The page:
36 Weeks Pregnant - Pregnancy Week 36
Four weeks to go until the fetus is born a baby. During the next few weeks, the weight of baby will shift downward relieving some of the shortness of breath associated with the upward growth of the uterus. While this can leave a pregnant woman feeling as if she has enough wind to run a marathon, the relief comes at a price. That marathon will be run to and from the bathroom. The downshift in weight leaves very little space for storage in the bladder. The fetus continues to collect fat with dimpling starting on knees and elbows.
Multiple fetuses weigh about 5 pounds at this point. The average twin weighs five pounds five ounces at birth and is born between weeks 36 and 37. It will not be long now for the woman expecting multiples.
The body is making some rapid changes at this point. Baby weight may be shifting downward and Braxton Hicks contractions are coming more frequently. Increased blood pressure and fluid retention are also common in the last month of pregnancy, but will be watched closely by the caregiver, as they are also signs of preeclampsia.
False labor and true labor need to be discussed with a health care provider during the next prenatal visit. False labor symptoms are typically the same as active labor, but contractions are not patterned and they do not work to change the cervix. At home, pregnant women cannot check for cervical progression so they will need to clock contractions and write down the frequency and duration for more than an hour.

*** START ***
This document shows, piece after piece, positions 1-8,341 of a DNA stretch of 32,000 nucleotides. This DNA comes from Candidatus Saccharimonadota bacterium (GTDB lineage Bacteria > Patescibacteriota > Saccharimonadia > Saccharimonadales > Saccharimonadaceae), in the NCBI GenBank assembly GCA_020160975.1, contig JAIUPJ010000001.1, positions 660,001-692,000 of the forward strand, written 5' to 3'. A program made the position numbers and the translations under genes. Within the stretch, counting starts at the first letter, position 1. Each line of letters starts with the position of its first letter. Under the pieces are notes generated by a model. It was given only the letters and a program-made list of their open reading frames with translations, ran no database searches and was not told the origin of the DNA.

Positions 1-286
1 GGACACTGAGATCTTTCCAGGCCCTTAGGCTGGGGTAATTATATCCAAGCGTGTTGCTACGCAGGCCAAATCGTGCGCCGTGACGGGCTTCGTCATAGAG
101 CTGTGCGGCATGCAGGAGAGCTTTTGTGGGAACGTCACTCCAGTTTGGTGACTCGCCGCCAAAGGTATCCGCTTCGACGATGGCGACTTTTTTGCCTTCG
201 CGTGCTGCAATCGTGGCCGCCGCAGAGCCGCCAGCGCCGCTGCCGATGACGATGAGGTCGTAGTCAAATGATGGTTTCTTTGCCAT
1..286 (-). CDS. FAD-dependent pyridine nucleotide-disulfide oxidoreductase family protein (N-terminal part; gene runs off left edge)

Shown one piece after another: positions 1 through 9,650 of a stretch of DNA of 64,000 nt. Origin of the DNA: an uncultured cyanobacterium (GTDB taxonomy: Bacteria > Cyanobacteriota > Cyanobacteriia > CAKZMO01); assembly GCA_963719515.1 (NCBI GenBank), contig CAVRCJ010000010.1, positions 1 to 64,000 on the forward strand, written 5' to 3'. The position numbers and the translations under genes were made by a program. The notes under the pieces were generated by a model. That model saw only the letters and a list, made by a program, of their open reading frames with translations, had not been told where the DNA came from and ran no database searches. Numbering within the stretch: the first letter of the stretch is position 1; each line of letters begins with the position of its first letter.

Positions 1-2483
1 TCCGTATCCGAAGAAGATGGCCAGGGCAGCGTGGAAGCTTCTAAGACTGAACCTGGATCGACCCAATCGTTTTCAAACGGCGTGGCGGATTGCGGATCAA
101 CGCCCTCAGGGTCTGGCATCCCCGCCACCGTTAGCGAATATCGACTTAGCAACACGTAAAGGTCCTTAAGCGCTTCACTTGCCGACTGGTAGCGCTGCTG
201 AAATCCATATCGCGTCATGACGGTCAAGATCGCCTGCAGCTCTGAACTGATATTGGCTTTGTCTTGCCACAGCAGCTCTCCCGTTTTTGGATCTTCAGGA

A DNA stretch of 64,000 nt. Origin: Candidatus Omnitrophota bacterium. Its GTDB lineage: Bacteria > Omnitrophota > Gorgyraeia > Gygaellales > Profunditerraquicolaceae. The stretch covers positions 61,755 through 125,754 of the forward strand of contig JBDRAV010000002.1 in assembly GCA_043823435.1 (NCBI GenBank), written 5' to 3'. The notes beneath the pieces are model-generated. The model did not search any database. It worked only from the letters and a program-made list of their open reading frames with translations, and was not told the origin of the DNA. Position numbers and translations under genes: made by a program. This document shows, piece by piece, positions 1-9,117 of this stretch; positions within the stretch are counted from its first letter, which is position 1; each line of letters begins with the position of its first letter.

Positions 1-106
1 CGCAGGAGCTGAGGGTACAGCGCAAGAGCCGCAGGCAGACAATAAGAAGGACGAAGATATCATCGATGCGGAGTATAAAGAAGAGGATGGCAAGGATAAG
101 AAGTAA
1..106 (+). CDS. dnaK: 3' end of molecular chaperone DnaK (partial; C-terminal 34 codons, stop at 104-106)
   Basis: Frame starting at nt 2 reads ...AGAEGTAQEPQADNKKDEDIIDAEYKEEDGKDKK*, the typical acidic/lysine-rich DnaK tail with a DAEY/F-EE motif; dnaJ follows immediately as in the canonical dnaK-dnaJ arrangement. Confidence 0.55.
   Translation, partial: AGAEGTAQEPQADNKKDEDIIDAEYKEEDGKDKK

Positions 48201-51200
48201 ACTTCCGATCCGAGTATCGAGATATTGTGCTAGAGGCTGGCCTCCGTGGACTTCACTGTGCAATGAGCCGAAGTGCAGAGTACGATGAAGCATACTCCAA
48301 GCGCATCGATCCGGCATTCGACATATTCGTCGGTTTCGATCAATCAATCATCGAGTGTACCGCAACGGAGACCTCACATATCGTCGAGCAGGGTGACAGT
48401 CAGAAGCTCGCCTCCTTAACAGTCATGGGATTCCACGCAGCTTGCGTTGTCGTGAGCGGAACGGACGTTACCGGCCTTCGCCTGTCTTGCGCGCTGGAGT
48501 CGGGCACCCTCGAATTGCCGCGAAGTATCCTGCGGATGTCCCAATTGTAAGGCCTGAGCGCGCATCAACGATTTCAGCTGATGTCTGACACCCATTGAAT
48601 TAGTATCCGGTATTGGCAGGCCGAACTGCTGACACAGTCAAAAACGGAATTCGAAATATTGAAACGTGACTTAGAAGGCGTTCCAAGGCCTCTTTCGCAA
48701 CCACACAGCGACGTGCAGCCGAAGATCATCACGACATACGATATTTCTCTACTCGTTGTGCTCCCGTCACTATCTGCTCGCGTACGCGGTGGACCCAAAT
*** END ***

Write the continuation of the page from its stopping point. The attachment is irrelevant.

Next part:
Take this time to support your pregnant partner and rest. Next week is filled with more to-do lists so this week should be one of contemplation and sleep. It is important to remember these tips – all dads are nervous, baby poop is not toxic and spit-up is normal and non-lethal.
Understanding the signs of labor is important at this stage of pregnancy. Common signs of labor include abdominal weight shift, bloody show, breaking of the bag of waters, and change in cervix (effacement and dilation).
Talking to the doctor every week means more chances to ask questions. Continue to write them down because pregnant women tend to lose track of though easily during the last weeks of gestation. There are no dumb questions and asking is the only way a pregnant woman will know the answer.